The quality of your communication influences the quality of your relations. Communication has changed in the digital age, and as a result intimacy often suffers. Texting has officially replaced the phone call as the preferred method to connect remotely[i] (PEW). At least with a phone call, we can infer tone and inflection. And emotional nuance. However, intimate communication is much more than words on a screen. You must factor in tone, emotional expression, and body language. We interpret all these cues to better understand the meaning of the words and put them into context. It helps us discern what the speaker is feeling inside and ultimately trying to express. There are appropriate times to send that text -but when it comes to expressing your deepest feelings, hopes and desires – there is no substitute for being face-to-face.
Digital Communication Downfalls
We now meet, flirt, and express loving feelings digitally. Some of us even end important relationships with a heartless text. A brief, “I love you!” or “Good Luck at the Meeting!” and “I’ve got your back no matter what!” are all great ways to communicate using an instantaneous loving text, but don’t confuse this with “intimate conversation.” There are many emotional pitfalls to the disembodied text messages that may characterize our love relations. Arguing, digital dumping and very personal conversations should take place the old-fashioned way, in person, or if it has to be done digitally, at a minimum, use Face Time or Skype. When it comes to intimate, deeply emotional communication, texting simply fails. Using just words, pictures, and even emoticons cannot possibly communicate the entirety of the physical, emotional, mental, and spiritual connections that couples need to express to one another to authentically experience one another’s presence. It helps to experience touch, rhythm, voice intonations, body language, and facial expressions. Without these elements, intimate communication fails and is why texting can be woefully inadequate.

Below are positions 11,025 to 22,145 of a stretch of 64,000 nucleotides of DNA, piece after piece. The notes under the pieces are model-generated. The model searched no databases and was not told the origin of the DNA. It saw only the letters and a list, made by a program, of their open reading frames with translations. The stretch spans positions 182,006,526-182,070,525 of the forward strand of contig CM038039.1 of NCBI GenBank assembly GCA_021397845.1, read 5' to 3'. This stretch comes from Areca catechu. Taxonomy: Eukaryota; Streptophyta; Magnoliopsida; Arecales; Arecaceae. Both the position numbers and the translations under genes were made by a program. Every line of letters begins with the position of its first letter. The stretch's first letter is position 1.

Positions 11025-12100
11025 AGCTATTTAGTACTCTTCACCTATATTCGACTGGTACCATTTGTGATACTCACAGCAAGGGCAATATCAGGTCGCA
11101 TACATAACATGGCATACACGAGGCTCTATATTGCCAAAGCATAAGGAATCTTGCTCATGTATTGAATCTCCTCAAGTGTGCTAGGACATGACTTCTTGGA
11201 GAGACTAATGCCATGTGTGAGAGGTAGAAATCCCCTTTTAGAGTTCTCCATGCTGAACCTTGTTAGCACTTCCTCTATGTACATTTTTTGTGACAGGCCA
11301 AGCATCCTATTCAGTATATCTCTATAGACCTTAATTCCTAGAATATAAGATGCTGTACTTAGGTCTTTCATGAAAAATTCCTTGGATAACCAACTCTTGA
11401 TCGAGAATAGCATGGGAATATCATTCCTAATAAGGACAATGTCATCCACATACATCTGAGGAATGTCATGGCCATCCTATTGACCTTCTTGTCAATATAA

Texting Rules of Engagement
The text message is not about to disappear and is only increasing in popularity as a way for partners to communicate frequently and instantly. If you are going to text your partner about intimate feelings or disappointments, here are some guidelines that may mitigate some of the downside of text messaging.
- Indicate in the message whether a reply is urgent or can wait, especially when the recipient might be tied up.
- If the message you receive is ambiguous and you are not sure what the sender is saying – always clarify meaning before responding.
- Hasty responses can convey the wrong message. If you are tied up say so, and let them know that you will respond when you get a break.
- If you are texting a message that conveys highly emotional content – send your message in short pieces – so your partner can react along the conversation.
- Emoticons can help clarify and amplify emotional expression, but always clearly state your feelings first.
- Take into consideration where and with whom your partner is with when you text, as private communications may be difficult or even impossible at that moment
- If your message is very private, and you can’t wait for an in-person discussion – consider texting a request to initiate a phone call.
Intimate communications should be a full sensory experience whenever possible. While it is tempting to text away with many of the emotions that occur to you throughout the day, keep in mind that a text message communicates only a small fraction of what you could express in person. If you want to have an intimate conversation, send a text invitation with a request to talk at a time when you can genuinely connect, and openly and authentically share what’s on your mind and in your heart.
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